Fig. 5. Addition of HTEIs to DAA prevents the emergence of DAA-resistant variants.
(A) Huh7.5.1 cells were transfected with RNA encoding wild-type HCV Jc1 and plated in the presence of 1% DMSO and treated with anti-CLDN1 mAb (10 µg/mL), simeprevir (500 nM) alone or in combination with anti-CLDN1 mAb (10 µg/mL) or in the absence of treatment (CTRL). The combination treatment was stopped on day 51 while anti-CLDN1 mAb and simeprevir in monotherapy continued until day 58. Viral load was assessed by RT-PCR every 3–4 days. The limit of quantification (LOQ), indicated by a dashed line, was 103 copies/mL. The experiment was performed in triplicate and repeated twice. Among the detected triplicate samples, one out of three was HCV RNA negative on day 27 (empty circle under the LOQ), two out of three negative on day 30 (empty circles under the LOQ), three out of three negative from day 37 on. The undetectable HCV load from day 40 was confirmed by a clinically licensed HCV RNA detection assay, the Abbott RealTime HCV assay (Abbott), and is indicated by a star (LOD of Abbott qRT-PCR is 48 IU/mL with 250 µL liquid sample). (B) A similarly designed experiment was performed using anti-SR-BI mAb NK-8H5-E3 instead of anti-CLDN1 mAb. (C) Combination of daclatasvir and simeprevir fails to clear HCV genotype 2 infection. Using the same assay as described above, the cells were treated with 5 nM daclatasvir, 500 nM simeprevir, combination of 5 nM daclatasvir and 500 nM simeprevir or mock (CTRL). Viral load was assessed by RT-PCR every 3–4 days. Means ± SD from a representative experiment performed in triplicate are shown.

In contrast, treatment using an HTEI such as CLDN1-specific mAb (OM-7D3-B3), which has been shown to inhibit HCV entry in a pan-genotypic activity without displaying any cytotoxic effect on hepatic cells [32], led to a slow but steady decrease of the viral load (Figure 5A). No viral rebound was observed during CLDN1-specific mAb treatment, demonstrating that CLDN1 as a target has a high genetic barrier to HCV resistance. Finally, combination of CLDN1-specific mAb and simeprevir resulted in a more rapid, efficient and sustained reduction in viral load than simeprevir monoexposure (Figure 5A). Most interestingly, during combination treatment, HCV RNA became undetectable by qualitative RT-PCR and using the clinically licensed Abbott RealTime HCV assay (Abbott) with a limit of detection of 48 IU/mL (Figure 5A). Viral load remained undetectable after withdrawal of the combination treatment, indicating that viral eradication was sustained and indeed due to the combination of entry and protease inhibitor (Figure 5A). According to our previous study and reports from others, anti-CLDN1 mAb and simeprevir exhibit no toxicity to hepatoma cells in vitro at the concentrations used in this study [32], [48]. Nevertheless, we performed additional experiments to exclude that toxic effects were responsible for decline in viral load and loss of virus. As shown in Table 2, MTT-based cell viability assays at the end of the long-term experiments showed no differences between treated and untreated cells. These data confirm that the clearance of viral infection is indeed due to HTEI treatment and not related to adverse effects of the compounds during long-term treatment.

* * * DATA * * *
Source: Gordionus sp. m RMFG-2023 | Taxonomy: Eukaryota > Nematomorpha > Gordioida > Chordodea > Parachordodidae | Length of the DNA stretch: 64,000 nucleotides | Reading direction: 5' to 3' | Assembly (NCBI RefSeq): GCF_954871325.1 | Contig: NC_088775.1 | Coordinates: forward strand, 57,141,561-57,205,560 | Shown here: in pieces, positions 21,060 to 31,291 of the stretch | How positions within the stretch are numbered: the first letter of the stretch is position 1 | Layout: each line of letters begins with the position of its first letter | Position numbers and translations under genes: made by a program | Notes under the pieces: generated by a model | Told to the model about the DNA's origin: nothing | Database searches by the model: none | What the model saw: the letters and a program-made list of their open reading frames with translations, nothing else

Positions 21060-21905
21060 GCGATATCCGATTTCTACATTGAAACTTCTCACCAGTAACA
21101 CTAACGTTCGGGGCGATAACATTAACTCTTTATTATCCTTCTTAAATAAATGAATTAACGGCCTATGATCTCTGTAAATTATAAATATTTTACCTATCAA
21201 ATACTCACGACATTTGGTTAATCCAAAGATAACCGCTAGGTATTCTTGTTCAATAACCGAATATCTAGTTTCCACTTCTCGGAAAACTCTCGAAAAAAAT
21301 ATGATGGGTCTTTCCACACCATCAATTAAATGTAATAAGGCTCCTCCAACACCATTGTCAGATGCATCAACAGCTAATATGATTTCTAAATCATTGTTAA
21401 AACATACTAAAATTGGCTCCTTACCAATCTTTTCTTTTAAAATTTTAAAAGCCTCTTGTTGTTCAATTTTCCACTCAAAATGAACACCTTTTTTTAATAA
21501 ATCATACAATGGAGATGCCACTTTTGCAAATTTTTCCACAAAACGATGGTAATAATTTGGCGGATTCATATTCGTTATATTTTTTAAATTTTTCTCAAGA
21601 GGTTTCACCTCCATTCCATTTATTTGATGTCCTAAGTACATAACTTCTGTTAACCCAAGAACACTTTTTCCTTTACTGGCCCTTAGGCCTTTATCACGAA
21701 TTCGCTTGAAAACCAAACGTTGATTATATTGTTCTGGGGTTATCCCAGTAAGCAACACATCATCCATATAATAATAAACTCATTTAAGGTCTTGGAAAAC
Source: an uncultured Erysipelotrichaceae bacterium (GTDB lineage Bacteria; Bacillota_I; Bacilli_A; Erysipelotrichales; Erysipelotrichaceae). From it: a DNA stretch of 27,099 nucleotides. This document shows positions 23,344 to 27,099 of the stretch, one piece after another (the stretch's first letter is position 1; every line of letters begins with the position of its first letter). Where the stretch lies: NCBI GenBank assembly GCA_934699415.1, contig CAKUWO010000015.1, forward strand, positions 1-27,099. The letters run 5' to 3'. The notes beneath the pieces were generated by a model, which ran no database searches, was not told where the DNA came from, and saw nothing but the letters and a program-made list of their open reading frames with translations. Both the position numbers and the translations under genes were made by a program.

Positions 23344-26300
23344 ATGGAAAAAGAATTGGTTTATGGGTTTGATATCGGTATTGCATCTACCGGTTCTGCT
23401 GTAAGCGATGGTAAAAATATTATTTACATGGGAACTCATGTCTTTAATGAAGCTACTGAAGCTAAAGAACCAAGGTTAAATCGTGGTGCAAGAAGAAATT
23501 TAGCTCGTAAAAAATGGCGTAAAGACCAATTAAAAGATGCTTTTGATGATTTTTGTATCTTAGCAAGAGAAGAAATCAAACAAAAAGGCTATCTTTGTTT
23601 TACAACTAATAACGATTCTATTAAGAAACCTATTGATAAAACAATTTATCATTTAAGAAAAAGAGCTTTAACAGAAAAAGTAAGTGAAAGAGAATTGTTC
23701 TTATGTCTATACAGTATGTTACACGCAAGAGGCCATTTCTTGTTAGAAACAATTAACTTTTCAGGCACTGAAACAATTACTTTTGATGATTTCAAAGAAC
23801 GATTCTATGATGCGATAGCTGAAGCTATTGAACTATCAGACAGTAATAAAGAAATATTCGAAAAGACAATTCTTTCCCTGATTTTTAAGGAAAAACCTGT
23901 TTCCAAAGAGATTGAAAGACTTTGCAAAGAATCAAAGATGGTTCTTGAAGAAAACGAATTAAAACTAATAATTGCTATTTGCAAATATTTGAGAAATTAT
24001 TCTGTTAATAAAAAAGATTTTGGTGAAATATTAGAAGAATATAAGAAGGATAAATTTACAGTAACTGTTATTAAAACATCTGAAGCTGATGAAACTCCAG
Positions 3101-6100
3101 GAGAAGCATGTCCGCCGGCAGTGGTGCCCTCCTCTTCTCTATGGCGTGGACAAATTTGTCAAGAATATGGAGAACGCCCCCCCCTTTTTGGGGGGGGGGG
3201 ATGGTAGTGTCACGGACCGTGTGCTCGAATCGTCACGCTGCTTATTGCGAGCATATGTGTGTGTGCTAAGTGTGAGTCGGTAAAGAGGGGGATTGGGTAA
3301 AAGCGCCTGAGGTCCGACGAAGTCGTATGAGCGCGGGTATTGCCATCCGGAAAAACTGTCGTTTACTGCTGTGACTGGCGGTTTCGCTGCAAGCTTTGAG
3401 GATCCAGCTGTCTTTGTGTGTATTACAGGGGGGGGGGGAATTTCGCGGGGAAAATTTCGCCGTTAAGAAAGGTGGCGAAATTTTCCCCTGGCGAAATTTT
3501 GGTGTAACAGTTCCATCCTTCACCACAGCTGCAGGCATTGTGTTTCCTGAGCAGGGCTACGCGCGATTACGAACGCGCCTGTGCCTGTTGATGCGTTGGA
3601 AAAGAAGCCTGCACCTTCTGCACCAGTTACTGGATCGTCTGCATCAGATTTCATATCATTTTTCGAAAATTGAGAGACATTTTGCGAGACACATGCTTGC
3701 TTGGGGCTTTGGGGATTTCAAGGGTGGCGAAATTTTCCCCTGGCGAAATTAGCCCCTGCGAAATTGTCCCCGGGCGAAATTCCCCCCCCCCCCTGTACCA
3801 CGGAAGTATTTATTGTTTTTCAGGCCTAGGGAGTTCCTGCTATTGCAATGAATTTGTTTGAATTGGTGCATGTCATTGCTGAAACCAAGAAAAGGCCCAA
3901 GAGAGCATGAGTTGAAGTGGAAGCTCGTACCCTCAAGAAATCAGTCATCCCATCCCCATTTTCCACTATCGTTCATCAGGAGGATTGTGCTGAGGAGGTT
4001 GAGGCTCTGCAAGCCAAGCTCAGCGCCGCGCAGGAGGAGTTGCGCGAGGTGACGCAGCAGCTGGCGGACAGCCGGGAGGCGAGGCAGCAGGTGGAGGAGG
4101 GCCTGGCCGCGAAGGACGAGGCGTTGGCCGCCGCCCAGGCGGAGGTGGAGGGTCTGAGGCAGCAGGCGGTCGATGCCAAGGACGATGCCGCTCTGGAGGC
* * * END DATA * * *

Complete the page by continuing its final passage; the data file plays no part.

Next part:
Tab. 2. Absent toxicity in Huh7.5.1 cells treated with an HTEI and/or a DAA or 2 DAAs.
Absent toxicity in Huh7.5.1 cells treated with an HTEI and/or a DAA or 2 DAAs.
Cytotoxic effect on Huh7.5.1 cells in the long-term HCV infection assay (Figure 5) were assessed by analyzing the ability to metabolize MTT as described in Materials and Methods. 10 µM flavopiridol was used as a positive control. Data are presented as relative cell viability compared to cells cultured in the absence of compounds. Mean ± SD from one representative experiment performed in triplicate are shown.